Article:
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My new puppy has been diagnosed with a liver shunt. What should I do? My new vet is leading me to surgery. I just had to put down my 10 year Dobie after not making it through a tumor removal. My family had a hard time when I put the 10 year old down. Be easy on me with your answers this puppy is loved by me and my family. We can not go through what we went through with the older dog last month. I am scared that this tiny, fragile puppy can not make it through an operation of this type. Thanks
 

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There are so many great posters here you're in good hands..........
I'm so sorry for your loss of your 10 year old dobe.......... my question is does your vet have experience with dobermans? If you're in a city you may lots of options..... my thoughts and prayers are with you and your family.
 

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Sea Hag
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My new puppy has been diagnosed with a liver shunt. What should I do? My new vet is leading me to surgery. I just had to put down my 10 year Dobie after not making it through a tumor removal. My family had a hard time when I put the 10 year old down. Be easy on me with your answers this puppy is loved by me and my family. We can not go through what we went through with the older dog last month. I am scared that this tiny, fragile puppy can not make it through an operation of this type. Thanks
It's a hard choice, but a puppy with a congenital liver shunt doesn't have very good odds of surviving for any length of time without surgery-most die very young.

Here's some information about surgery:
Portosystemic Shunts FAQ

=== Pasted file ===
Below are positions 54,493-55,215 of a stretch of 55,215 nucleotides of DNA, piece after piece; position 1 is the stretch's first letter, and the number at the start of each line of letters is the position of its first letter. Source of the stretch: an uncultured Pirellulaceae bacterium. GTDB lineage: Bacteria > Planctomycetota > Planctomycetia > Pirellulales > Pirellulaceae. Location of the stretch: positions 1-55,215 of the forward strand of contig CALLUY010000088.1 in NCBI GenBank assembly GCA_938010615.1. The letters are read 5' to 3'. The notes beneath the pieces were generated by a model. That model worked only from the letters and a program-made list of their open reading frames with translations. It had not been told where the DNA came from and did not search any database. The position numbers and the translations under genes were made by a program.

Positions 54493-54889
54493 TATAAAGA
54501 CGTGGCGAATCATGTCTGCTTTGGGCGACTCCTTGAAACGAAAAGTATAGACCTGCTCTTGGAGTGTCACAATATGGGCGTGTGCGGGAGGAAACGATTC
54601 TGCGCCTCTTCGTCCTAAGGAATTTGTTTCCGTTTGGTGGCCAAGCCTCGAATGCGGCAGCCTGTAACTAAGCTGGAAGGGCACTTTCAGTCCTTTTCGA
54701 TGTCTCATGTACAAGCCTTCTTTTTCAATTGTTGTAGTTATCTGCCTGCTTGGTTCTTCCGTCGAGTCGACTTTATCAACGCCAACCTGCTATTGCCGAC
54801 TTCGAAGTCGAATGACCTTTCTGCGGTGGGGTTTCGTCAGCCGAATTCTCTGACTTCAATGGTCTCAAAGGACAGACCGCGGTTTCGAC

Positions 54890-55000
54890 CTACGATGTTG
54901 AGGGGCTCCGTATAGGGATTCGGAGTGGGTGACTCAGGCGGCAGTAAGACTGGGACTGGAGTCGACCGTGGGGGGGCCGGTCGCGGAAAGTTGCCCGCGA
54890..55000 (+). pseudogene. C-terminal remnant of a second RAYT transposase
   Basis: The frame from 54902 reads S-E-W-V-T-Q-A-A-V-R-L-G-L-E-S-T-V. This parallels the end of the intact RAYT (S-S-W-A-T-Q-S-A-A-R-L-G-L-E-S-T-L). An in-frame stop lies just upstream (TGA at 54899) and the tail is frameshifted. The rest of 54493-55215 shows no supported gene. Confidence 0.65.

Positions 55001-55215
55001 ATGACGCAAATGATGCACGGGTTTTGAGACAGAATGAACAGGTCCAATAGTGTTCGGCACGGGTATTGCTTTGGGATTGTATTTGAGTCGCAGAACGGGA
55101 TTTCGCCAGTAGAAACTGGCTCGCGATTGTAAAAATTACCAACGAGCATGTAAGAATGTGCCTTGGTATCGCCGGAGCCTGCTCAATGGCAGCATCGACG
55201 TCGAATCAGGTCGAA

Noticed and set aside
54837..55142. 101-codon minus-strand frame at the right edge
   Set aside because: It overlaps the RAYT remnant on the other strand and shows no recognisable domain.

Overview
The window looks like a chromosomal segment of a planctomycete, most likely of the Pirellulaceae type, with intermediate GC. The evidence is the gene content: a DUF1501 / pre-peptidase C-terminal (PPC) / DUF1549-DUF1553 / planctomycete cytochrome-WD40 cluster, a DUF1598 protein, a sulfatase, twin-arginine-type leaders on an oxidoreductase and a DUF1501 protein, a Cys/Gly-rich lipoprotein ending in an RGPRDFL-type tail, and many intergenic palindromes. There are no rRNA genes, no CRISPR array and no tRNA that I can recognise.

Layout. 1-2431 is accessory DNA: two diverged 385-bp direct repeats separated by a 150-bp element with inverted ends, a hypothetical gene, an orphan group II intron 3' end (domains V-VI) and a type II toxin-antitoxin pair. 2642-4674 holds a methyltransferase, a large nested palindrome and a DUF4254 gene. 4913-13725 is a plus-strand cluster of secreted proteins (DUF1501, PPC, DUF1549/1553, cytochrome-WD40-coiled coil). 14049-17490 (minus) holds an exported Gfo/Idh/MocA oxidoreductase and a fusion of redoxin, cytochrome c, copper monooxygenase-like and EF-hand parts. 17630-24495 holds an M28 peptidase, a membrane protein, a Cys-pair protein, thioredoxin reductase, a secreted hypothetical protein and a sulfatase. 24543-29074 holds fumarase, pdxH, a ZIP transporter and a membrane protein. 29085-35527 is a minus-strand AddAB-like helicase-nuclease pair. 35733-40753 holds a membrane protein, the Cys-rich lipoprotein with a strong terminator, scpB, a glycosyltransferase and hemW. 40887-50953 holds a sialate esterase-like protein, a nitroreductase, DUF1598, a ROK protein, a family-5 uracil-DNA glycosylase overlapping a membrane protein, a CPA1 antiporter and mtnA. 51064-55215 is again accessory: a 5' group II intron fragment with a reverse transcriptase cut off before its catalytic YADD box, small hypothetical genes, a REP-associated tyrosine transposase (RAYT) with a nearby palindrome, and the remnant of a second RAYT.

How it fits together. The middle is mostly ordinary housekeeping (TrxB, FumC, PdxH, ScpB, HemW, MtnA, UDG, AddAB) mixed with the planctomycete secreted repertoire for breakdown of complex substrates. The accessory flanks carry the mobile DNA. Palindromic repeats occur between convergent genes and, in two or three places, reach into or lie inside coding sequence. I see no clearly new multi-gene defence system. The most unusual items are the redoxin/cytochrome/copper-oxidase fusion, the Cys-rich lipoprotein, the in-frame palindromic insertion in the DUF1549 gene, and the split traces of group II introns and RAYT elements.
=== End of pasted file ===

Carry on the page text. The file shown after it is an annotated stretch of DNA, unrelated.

I'd hope your vet was referring you to a board certified surgeon for this kind of surgery.
 

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Sea Hag
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Did your new vet explain why they are leading you to surgery first, instead of trying a medical approach first?
This is a congenital deformity that doesn't respond well to a medical approach. The liver is being bypassed by the blood supply-without surgery to correct the deformity, eventually the entire liver will be destroyed.
 

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sufferin succotash
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Yeah, I was just reading the FAQ's that a majority of liver shunts require surgery to partially close the shunt.


This is a congenital deformity that doesn't respond well to a medical approach. The liver is being bypassed by the blood supply-without surgery to correct the deformity, eventually the entire liver will be destroyed.
 

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denormalized
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I would give anything for my dog's liver issue to be a liver shunt. Instead I have to suffer thru the "we don't really know what the problem is" dx. Sure, we did the biopsy etc and no copper storage - the liver is small and that's the story. Whereas, with a liver shunt, we could correct the bloodflow.

Get a 2nd opinion if you need, make sure your vet can perform this sort of surgery or get his referral for a vet surgeon who can and do it. I am not sure hom much of this is hereditary or not.
 

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Sea Hag
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I would give anything for my dog's liver issue to be a liver shunt. Instead I have to suffer thru the "we don't really know what the problem is" dx. Sure, we did the biopsy etc and no copper storage - the liver is small and that's the story. Whereas, with a liver shunt, we could correct the bloodflow.

Get a 2nd opinion if you need, make sure your vet can perform this sort of surgery or get his referral for a vet surgeon who can and do it. I am not sure hom much of this is hereditary or not.
Yeah, I'm sitting here with a dog with chronic active hepatitis, which WILL kill her sooner or later..I'd give anything if there was some way I could surgically fix her liver.

But I do understand the OP's fears about putting a tiny puppy through extensive surgery.